January 17, 2005: Getting In Should Be Easier?? —Martin Collacott
Getting in should be easier??
Monday, January 17, 2005
VANCOUVER – The National Post's Saturday editorial (After Sgro, Reform) rightly identified the problems associated with MPs' constituency offices serving as de facto immigration centres in many parts of Canada.
While I agree that priority should be given to making the processing of immigration applications by immigration department officials as efficient as possible, it is important to take a closer look at the problems interfering with the current system.
First it should be recognized that, contrary to the impression often created by the media, Canada does have a highly competent and dedicated cadre of immigration officers. In my last post where I served as ambassador with a large immigration section — Damascus in the 1990s — I was fortunate in having an outstanding immigration team whose output reflected a high level of efficiency and sound decision-making. My experience at other posts with
immigration officers was no different.
What does impede the work of our professional visa officers, however, is the constant deluge of representations from MPs and immigration lawyers whose constituents and clients hope to obtain a more favourable outcome than they are likely to get from what is, in fact, a very fair and effective system overall. The time spent by visa officers responding to all of these representations significantly slows down the processing of applications.
Because of this, justifying the refusal of an application is far more
time-consuming than simply approving it — hardly a good recipe for careful screening of individuals who, for one reason or another, should not be admitted to Canada. The extent to which negative decisions of immigration officers can be challenged on one legal ground or another provides welcome employment for lawyers, but makes efficient processing of applications extremely difficult.
Major resource cuts to the delivery of the program in recent years have complicated the situation further, with some posts having reported they simply do not have the capacity to weed out all the dubious applications (including those with criminal backgrounds) while at the same time meeting Ottawa's objectives with regard to the number of visas issued.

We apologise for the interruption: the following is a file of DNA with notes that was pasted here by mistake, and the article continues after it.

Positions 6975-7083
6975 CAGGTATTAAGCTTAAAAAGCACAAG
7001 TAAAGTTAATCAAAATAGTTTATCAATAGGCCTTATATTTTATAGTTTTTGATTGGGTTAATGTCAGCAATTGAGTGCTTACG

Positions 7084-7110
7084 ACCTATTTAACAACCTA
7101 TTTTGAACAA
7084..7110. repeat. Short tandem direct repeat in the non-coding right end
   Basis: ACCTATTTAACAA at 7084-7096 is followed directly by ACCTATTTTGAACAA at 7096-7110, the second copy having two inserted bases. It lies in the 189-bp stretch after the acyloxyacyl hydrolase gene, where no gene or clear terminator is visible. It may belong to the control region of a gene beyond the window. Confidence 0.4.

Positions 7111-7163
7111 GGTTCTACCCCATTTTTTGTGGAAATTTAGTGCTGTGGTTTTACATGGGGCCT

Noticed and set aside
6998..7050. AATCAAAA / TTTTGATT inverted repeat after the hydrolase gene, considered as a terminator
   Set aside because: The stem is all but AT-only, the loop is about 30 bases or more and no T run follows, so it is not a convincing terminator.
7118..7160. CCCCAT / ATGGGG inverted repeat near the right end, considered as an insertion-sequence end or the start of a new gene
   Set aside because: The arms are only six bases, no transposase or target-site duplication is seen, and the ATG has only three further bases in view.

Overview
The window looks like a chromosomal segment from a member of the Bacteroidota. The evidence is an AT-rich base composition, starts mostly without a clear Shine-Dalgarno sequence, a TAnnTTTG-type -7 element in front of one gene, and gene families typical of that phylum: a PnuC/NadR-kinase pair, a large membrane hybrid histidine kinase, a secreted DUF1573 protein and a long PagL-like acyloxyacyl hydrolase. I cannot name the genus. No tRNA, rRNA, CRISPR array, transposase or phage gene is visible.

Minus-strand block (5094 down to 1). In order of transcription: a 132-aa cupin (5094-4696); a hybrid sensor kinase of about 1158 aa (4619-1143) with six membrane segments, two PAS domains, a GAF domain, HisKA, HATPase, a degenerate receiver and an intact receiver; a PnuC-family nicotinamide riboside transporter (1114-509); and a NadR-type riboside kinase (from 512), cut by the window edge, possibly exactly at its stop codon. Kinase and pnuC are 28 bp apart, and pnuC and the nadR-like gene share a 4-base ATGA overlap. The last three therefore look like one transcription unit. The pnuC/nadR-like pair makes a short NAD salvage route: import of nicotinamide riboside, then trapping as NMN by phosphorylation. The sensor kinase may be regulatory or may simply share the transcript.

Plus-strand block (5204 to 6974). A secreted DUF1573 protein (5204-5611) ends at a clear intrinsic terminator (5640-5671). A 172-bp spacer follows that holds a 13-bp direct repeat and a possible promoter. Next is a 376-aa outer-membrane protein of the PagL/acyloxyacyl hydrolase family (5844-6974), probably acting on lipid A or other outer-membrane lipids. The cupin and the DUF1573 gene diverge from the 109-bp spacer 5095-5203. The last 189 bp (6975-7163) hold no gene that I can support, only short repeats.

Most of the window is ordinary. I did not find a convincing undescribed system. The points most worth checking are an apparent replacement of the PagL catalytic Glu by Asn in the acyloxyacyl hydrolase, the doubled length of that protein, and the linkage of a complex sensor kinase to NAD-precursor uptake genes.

Another area where funding cuts have clearly hurt the system is in the
difficulty applicants or their sponsors encounter in getting through to immigration officials to discuss the status and progress of their
applications. If the department were given the resources to carry out such functions more effectively, the perceived need of applicants and sponsors to enlist the help of MPs and lawyers would no doubt be reduced appreciably.
While there is always room to make the system more transparent and
efficient, it should be mentioned that the vast majority of the millions of immigrants who have successfully applied to come to Canada in recent decades have done so without the assistance of either MPs or lawyers. Applicants from countries where fair treatment by bureaucrats is the exception rather than the rule often assume that representations by influential people are necessary if they are to be approved for immigration to Canada. This is not the case with Canada and we should not be shy about saying so.
MPs should therefore get out of the business of using their constituency offices as visa application centres. Some will, of course, be reluctant to do so since they treat such interventions as a means of getting political support even if it impedes the processing of applications in general. The new immigration minister, Joe Volpe, will, it is hoped, make it a priority to find ways of ensuring that immigration officers are allowed to get on with their work without constant interruptions from MPs, and are also given
the additional resources they need to do their jobs effectively.
Martin Collacott is a former Canadian ambassador in Asia and the Middle East.